This Food Additives Status List, formerly called Appendix A of the Investigations Operations Manual (IOM), organizes additives found in many parts of 21 CFR into one alphabetized list. Additives included are those specified in the regulations promulgated under the FD&C Act, under Sections 401 (Food Standards), and 409 (Food Additives). The Food Additives Status List includes short notations on use limitations for each additive. For complete information on its use limitations, refer to the specific regulation for each substance. New regulations and revisions are published in current issues of the Federal Register as promulgated. Also refer to the Food Ingredient and Packaging inventories in the Foods section of the FDA web site to review several FDA databases of additive categories. For example, the EAFUS list (Everything Added to Food in the United States), is a helpful reference within the limitations described at the beginning of the database.
Bill, PLEASE stop the ridiculous generalizations. You are only demonstrating how much you don’t know, and wasting people’s time. “No one’s eating ‘whole’ wheat”. Absolute demonstrable nonsense. Many people ARE eating whole wheat products. Many people make their own bread, even grind their own wheat, even make it with older forms of wheat, and other whole grains. I used to make my own bread with organic whole-grain flour. “Their (sic) not God”. Nor are you. There is no way you can possibly know what “everyone” or “no one” is doing. There are actually numerous studies that show that eating whole grains in moderation is beneficial. Whole grains (excepting modern standard hybrid wheat) are REAL Paleo, as science shows that humans have eaten grains, and, yes, ground it to flour, for more than 30,000 years. But Paleo man used grains like any other plant food resource – as a small, seasonal part of a varied diet. BTW, I will say it again. Anyone that wants a citation on a specific scientific claim I have made, please let me know. I will be happy to post one or more. But, with literally thousands of original source references I have looked at over the years, and continue to read, I cannot post them all. Nor am I intending to do an anthropology or physiology tutorial here. This is Chris Kresser’s blog, and not “Burke’s Introduction to Evolutionary Biology 101”. Commenters can check out the numerous references Chris provides, or they can Google specific topics in which they are interested. If their interest is genuine.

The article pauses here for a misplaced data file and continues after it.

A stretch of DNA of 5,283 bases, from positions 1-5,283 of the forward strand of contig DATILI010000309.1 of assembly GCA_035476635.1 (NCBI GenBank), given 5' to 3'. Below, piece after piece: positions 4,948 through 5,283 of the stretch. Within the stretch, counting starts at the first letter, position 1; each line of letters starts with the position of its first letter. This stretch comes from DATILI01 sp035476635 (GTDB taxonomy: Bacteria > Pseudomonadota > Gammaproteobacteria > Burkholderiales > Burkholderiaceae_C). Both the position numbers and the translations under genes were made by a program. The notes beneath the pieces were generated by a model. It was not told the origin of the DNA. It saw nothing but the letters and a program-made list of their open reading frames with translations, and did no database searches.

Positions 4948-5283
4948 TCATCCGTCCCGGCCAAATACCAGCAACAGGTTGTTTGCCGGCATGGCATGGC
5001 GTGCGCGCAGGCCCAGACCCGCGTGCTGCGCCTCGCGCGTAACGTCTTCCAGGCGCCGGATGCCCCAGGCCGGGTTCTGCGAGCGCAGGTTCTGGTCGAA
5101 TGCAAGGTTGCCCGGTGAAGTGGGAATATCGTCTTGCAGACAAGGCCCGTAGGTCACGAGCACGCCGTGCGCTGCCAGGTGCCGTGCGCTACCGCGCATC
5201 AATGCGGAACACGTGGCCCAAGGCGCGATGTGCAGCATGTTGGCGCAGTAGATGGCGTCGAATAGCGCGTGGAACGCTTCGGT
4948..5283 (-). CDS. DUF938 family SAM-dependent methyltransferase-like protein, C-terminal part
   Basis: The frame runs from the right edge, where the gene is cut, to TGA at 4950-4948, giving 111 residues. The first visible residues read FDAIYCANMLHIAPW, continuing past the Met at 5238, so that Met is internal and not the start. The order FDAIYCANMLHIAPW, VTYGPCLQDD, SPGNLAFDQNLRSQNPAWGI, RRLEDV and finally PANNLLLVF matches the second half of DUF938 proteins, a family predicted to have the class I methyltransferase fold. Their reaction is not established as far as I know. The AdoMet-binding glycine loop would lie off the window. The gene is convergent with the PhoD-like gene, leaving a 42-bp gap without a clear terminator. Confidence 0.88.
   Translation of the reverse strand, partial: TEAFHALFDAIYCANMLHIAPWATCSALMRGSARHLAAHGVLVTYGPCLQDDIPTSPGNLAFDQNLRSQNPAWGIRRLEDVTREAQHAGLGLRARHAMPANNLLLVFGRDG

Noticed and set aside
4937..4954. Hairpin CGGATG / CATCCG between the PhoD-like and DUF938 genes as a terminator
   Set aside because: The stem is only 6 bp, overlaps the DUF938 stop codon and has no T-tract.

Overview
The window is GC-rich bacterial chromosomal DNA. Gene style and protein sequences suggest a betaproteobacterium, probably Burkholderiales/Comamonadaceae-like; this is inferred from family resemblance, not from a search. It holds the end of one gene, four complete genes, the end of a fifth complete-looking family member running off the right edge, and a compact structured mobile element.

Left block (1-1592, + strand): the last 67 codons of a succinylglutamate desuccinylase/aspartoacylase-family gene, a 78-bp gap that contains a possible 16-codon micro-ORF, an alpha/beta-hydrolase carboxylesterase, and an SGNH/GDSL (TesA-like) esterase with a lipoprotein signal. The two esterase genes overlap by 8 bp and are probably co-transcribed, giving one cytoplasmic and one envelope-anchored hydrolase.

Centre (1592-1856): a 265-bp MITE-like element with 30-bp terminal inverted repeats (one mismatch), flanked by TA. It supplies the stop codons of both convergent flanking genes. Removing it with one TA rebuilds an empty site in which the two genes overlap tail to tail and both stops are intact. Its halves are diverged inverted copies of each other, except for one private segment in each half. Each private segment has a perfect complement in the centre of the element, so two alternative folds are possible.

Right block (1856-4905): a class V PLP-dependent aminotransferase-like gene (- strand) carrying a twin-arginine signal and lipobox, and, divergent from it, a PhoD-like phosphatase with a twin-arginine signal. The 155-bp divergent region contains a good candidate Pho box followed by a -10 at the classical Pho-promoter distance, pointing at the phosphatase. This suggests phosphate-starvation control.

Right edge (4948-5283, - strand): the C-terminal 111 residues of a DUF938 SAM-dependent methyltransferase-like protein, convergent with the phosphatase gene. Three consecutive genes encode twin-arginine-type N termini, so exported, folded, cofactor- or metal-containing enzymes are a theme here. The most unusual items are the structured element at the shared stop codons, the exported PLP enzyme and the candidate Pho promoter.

Next, you can add beet to your daily diet when it comes to foods high in estrogen. Beet contains phytoestrogen and this can help balance the estrogen hormone levels in women. Furthermore, it is well-known for the beauty benefits.
Beside beet, cucumber works the same to balance your female hormone levels. Cucumber is not only high in water, but also contains phytoestrogens. When the summer comes, or any season cucumber is available, add this watery vegetable in your diet. There are various delicious cucumber recipes for you to enjoy this fruit. So, consider it with its sexual health benefits when it comes to foods high in estrogen.